For example, while there was supposed to be reform to the liturgy, it was never supposed to be as drastic as it was. We’re only now starting to slowly see some of what was abandoned come back into the liturgy and we can’t even say that it’s universal.

I think that His Holiness is going to ruffle some feathers with this and good for him! It has been 50 years, people really do need to stop denying the lead of the Holy Spirit.

Are there abuses, yes. Have mistakes been made, yes. This is after all human beings trying to do the work.

That being said, there are many people that want to bury their heads in the sand and pretend that V2 never happened. They don’t like it. They don’t want to change, and they put themselves and their feelings above the council and the men chosen by God to lead them.

My personal opinion (which I have also heard from other trads) is that the Mass of 1965 was a good response to the Council. It introduced some vernacular while still retaining some Latin. Switching to completely vernacular Masses is not what the Council called for. Nor did the Council call for changing to versus populum or receiving Communion in the hand.

Here is a link to the1965 Mass if you are not familiar with it: coreyzelinski.8m.com/1965_Mass/

Agreed.

That’s why I think he is referring to those who have never really accepted any renewal whatsoever. There are those who will not even tolerate a very reverent and beautiful Novus Ordo Mass. The only thing acceptable to them is a Tridentine Mass. But that really reveals a big question: Exactly what is it that they think the Council was asking for? That things stay exactly same? I don’t think so.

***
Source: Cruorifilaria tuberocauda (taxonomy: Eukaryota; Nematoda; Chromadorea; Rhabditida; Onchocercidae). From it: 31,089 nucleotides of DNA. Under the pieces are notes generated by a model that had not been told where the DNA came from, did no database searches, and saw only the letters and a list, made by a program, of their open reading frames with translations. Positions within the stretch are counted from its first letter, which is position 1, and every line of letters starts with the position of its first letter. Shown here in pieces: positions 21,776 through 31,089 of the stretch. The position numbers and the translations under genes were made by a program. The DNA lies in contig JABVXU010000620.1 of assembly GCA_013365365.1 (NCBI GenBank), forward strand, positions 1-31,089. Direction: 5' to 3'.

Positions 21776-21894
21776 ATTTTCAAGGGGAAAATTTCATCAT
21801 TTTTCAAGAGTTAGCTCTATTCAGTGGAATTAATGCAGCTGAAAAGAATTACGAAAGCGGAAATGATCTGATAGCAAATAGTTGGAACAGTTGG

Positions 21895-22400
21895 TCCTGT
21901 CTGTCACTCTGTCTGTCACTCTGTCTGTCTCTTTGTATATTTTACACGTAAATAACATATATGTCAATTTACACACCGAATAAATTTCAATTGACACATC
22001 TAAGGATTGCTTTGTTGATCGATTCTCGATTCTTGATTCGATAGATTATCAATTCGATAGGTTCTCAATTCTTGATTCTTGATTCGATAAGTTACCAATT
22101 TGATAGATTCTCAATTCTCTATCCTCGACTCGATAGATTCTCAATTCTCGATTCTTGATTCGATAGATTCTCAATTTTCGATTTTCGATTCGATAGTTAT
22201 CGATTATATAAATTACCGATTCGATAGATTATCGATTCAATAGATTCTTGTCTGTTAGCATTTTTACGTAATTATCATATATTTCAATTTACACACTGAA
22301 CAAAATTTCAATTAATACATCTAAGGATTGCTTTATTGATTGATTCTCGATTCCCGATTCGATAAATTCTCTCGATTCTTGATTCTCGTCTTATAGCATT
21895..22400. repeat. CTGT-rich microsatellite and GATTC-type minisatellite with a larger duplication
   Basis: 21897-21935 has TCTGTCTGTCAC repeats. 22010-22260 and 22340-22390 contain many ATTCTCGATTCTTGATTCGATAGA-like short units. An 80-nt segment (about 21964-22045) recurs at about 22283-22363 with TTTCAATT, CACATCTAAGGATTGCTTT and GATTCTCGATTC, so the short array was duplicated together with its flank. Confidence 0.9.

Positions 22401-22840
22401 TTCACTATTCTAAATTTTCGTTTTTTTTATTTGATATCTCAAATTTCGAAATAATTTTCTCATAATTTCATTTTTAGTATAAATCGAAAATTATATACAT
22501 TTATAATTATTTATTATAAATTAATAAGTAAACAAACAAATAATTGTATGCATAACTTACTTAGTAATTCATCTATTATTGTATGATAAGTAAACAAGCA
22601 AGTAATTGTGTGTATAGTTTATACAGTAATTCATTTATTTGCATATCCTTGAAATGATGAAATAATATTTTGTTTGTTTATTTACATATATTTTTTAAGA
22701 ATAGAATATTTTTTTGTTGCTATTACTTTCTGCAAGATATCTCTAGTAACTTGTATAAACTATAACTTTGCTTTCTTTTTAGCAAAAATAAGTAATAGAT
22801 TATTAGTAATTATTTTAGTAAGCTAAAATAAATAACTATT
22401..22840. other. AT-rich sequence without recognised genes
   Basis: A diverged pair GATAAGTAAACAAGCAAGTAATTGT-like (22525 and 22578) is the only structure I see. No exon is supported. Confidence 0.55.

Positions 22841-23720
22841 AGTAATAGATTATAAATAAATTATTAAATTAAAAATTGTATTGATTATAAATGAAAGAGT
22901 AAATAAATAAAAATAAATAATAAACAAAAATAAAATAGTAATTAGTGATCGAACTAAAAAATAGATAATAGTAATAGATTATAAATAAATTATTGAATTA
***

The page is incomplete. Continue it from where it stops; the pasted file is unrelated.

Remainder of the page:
[quote=SuscipeMeDomine;10629018
]

How about this, we do what the Council called the Church to do and don’t worry about any ‘clocks’.

Are we called to obey the Church and the Council, or to watch clocks and see if the movement corresponds to a personal interpretation of what ‘forward’ means.

For ‘forward’ can only really be defined as towards the view that the Council, and thus the Spirit, has for the Church.
[/quote]

Thanks for the response!
Pope Emeritus Benedict XVI suggested we all learn a minimum of Latin. In our increasingly global world, one would think that this would be imperative. In televised Masses from the Vatican, we could all unite ourselves more closely, all over the globe, if we were more familiar with some of the basic responses and prayers.

As far as “versus populum” goes, though, this seems to be the way that the Popes have been celebrating Mass, so it must be in accord (or at least not against) what could be expected from the renewal. Pope Benedict did, however, mention the value of “ad orientum”.

Exactly. Our goal is not change for the sake of change, but change which we are called to by the Spirit. Many of the changes after the Council were not things that the Council actually called for.